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Should I be growing less certain of the truth?

One of the things you hear people say over and over is: “The more I know, the less I know.” And it certainly feels true. The more I get out of my comfort zone and am confronted by new situations, the more I realize that maybe I don’t know everything. Maybe the things I assumed – or the things that were true in one situation – turn out to be either outright wrong or at best simplistic.

I believe that intellectual humility is a good trait to have. Historically, even in the scientific field, so many human beings have been absolutely convinced they were right up until the point where they found out they were wrong. And the Bible echoes this idea – just because I think it’s right, doesn’t make it so.

So there’s no question that as we learn more, we evolve in our understanding. That goes for our scholastic knowledge, our understanding of society, and even our theology. I should never stop examining and evaluating my understanding of scripture – “testing the spirits”, in essence.

The problem comes when we start to doubt the things that ought to be unshakable. The Bible talks about that, too!

Clearly, God expects that as we grow in Christ, as we grow in our understanding, our faith should be increasing. We should be more certain than when we first believed. And yet more and more, we hear scripture can’t be truly understood. The idea of being certain of doctrinal issues is seen as dogmatism and arrogance.

If our faith in God is growing, then our faith in His word ought to be growing as well. Do I truly believe that the mystery of God’s will for man has been “once for all revealed”? (Jude 3) That it contains “all things pertaining to life and godliness?” (II Pet. 1:3) That it will equip me for every good work? And do I trust God that He has left me a revelation which I can understand and apply to my life? (II Tim. 3:15-16)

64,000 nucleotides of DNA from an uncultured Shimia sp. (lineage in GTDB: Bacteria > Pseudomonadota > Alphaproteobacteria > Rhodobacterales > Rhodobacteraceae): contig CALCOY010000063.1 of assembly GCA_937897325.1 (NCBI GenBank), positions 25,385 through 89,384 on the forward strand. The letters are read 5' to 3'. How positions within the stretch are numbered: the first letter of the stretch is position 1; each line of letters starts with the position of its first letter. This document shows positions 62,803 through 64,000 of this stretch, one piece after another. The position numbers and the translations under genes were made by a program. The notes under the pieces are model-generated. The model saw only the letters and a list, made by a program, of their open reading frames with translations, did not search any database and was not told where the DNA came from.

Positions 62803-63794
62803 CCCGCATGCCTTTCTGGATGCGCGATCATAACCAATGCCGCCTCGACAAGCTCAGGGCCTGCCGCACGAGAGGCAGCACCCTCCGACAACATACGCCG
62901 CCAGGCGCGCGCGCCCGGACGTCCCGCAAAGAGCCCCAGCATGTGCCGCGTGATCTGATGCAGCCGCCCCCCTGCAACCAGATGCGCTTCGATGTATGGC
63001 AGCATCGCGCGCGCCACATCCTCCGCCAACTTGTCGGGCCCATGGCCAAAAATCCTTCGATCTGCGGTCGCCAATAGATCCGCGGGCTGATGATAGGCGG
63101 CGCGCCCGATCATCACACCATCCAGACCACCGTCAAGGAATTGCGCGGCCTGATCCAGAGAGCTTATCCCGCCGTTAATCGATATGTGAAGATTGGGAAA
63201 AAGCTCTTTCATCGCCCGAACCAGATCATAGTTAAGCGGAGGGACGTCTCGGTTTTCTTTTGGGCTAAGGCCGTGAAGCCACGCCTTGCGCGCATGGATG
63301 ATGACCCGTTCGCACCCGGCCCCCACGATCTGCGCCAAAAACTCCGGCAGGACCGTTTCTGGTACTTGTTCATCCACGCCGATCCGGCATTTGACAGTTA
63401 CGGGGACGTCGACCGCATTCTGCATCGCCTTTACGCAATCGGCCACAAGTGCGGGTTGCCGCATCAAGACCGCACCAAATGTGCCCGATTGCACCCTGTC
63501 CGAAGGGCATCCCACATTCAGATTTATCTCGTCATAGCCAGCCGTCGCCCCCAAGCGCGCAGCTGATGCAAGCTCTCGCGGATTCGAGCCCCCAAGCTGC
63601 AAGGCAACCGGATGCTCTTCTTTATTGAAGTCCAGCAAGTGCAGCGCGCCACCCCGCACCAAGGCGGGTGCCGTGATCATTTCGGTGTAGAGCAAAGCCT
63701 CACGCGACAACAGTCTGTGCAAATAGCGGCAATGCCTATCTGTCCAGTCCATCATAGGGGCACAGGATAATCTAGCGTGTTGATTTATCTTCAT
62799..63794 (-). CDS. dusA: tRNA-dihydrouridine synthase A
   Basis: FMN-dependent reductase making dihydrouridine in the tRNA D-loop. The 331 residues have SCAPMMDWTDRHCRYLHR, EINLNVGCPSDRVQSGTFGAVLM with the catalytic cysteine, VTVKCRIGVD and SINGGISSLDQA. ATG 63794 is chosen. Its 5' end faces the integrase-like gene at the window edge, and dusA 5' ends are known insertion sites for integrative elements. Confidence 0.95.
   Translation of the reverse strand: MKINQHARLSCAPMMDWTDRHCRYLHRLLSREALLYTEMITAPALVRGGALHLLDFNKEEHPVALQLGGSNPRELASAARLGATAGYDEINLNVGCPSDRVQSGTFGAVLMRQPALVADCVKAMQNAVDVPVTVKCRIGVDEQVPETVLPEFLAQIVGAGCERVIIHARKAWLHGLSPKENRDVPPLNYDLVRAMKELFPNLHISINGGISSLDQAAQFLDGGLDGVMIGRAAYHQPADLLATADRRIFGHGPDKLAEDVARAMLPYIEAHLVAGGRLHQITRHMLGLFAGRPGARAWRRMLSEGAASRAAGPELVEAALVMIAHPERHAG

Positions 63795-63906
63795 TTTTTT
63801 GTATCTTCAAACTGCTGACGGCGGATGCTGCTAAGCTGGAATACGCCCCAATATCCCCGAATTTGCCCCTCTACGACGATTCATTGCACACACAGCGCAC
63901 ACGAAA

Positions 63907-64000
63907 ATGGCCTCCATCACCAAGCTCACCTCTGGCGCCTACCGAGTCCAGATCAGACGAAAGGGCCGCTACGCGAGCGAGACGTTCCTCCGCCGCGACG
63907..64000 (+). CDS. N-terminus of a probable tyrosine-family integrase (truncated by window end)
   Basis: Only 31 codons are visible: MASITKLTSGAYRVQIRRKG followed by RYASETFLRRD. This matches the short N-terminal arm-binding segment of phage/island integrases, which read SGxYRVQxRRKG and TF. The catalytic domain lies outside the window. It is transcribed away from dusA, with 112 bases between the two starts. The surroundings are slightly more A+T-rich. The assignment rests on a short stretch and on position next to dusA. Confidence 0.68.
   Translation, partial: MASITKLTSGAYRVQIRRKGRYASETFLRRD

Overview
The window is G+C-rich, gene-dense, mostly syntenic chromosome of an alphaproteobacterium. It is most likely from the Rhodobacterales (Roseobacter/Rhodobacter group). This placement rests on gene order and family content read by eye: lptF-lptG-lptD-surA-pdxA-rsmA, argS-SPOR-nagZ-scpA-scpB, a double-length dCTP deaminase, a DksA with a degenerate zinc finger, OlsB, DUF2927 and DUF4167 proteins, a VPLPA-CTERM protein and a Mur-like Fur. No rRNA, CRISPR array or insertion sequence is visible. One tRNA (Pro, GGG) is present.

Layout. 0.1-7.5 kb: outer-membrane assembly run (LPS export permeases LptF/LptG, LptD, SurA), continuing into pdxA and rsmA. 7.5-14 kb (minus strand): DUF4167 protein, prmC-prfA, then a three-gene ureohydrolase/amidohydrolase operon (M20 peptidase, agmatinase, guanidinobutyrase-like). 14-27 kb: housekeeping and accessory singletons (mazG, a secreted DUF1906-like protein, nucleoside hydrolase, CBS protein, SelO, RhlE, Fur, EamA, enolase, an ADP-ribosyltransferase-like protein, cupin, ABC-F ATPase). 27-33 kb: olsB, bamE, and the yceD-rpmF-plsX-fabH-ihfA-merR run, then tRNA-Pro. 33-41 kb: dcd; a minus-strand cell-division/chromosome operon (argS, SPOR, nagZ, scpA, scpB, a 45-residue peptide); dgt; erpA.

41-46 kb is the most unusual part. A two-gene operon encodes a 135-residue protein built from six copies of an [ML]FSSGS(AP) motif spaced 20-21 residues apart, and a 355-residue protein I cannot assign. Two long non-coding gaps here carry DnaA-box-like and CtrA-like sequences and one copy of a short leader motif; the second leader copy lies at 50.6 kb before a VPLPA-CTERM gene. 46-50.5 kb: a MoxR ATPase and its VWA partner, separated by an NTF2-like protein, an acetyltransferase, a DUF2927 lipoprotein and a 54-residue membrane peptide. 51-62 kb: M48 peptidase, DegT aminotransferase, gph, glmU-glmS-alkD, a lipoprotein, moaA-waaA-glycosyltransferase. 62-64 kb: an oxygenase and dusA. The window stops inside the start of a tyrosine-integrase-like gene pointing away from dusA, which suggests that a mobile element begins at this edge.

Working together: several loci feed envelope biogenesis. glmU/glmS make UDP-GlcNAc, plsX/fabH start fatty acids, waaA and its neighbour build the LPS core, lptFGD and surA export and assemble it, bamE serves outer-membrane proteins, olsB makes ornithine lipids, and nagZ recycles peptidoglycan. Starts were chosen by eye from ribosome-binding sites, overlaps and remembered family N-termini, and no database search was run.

I wonder if sometimes the problem is that the more we learn, the less content we are with what we know. Paul warned TImothy that there was a difference between being an apt teacher of the word and being one who is not content with what God chooses to reveal in the word:

“Do your best to present yourself to God as one approved, a worker who has no need to be ashamed, rightly handling the word of truth. But avoid irreverent babble, for it will lead people into more and more ungodliness,”( 2 Timothy 2:15-16)

Maybe the secret of a full assurance of faith is placing it in something that’s worthy of faith, not in the ideas that result when we’re not satisfied with the word of God. The more we’re willing to simply accept the scriptures as they are, the less likely we are to move into areas where we were never meant to know everything.

The gospel message is a simple one – even though there are some theological points that are difficult to understand and take additional study and prayer. (II Pet. 3:16) While the framework of worship may have changed from the Patriarchal era to the Law of Moses and on to the Christian dispensation, God’s will for man hasn’t really changed:

He has told you, O man, what is good; and what does the Lord require of you but to do justice, and to love kindness, and to walk humbly with your God? (Micah 6:8)

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